Vacaville’s Lagoon Valley Park: A Rich History

lagoon valley history

Just off I-80 lies Lagoon Valley Park. Learn the history of this rural open area and how it came to be the park you know and love today. Photo: AlessandraRC/

VACAVILLE – Before Lagoon Valley became the park you know and love today, it was inhabited by Native Americans. While looking for land to settle in California, pioneers recognized the area was fertile, and perfect for ranching and farming. The prominent Vaca and Peña families began building their adobe homes in Lagoon Valley in 1842 after petitioning for and being granted the Rancho Lihuaytos grant.

In 1884, Elise Buckingham purchased over 400 acres in the Lagoon Valley from the Peña family. She initially had the intention of reselling it for profit but decided on planting fruit trees on her newly acquired land instead.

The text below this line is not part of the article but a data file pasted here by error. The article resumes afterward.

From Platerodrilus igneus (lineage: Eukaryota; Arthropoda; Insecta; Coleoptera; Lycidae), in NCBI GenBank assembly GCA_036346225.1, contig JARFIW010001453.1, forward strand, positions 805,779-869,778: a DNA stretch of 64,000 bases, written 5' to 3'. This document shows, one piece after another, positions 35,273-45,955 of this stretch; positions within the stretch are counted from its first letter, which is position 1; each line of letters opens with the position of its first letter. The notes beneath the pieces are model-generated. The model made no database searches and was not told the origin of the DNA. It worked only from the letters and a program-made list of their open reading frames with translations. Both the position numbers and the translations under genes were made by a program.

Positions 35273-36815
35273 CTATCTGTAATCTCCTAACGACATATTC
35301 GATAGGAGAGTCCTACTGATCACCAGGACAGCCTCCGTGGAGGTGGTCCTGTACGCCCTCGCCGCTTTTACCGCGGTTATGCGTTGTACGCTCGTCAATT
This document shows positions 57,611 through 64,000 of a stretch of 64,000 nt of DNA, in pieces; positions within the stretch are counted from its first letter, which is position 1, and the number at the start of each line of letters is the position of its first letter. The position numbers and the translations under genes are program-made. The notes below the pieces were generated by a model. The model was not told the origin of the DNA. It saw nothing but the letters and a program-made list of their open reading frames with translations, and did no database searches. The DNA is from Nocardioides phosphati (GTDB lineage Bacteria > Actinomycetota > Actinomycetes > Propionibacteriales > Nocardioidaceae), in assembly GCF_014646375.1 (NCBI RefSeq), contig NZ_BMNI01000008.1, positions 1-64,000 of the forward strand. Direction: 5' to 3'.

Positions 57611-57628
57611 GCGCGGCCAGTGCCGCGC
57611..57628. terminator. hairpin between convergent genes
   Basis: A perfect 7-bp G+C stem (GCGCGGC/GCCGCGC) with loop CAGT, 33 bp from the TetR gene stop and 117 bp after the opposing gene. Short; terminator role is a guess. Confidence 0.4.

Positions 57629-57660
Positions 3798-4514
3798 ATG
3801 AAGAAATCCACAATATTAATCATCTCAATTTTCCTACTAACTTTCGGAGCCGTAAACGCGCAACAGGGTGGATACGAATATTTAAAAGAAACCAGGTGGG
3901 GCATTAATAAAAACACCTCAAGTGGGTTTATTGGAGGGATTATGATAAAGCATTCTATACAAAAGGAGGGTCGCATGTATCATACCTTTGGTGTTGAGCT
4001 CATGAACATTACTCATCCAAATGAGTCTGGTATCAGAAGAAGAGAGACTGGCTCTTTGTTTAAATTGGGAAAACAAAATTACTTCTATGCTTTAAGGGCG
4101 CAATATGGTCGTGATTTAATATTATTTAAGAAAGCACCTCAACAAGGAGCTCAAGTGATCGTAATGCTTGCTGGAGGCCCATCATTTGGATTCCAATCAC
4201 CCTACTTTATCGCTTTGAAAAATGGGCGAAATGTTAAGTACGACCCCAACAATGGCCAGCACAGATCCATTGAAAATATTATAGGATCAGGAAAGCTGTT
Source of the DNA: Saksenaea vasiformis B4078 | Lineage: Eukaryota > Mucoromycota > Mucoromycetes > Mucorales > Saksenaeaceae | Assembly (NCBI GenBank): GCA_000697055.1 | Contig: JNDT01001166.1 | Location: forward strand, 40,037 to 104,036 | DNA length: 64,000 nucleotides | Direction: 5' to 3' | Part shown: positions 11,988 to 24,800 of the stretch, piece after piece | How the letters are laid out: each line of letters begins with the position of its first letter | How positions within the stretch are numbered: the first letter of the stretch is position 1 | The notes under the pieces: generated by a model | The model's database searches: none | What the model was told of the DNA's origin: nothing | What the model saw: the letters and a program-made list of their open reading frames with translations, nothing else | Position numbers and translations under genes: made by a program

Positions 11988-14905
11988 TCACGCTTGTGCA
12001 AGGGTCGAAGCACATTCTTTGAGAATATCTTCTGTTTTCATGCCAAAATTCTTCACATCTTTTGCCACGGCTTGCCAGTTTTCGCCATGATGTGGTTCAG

Fast forward to 1972 and the city of Vacaville declared Lagoon Valley a Regional Park after further development of the land was strongly opposed by local groups such as the Lagoon Valley Conservancy, Friends of Lagoon Valley and the Peña Adobe Historical Society. These groups continue to ensure the natural landscape is preserved for generations to come.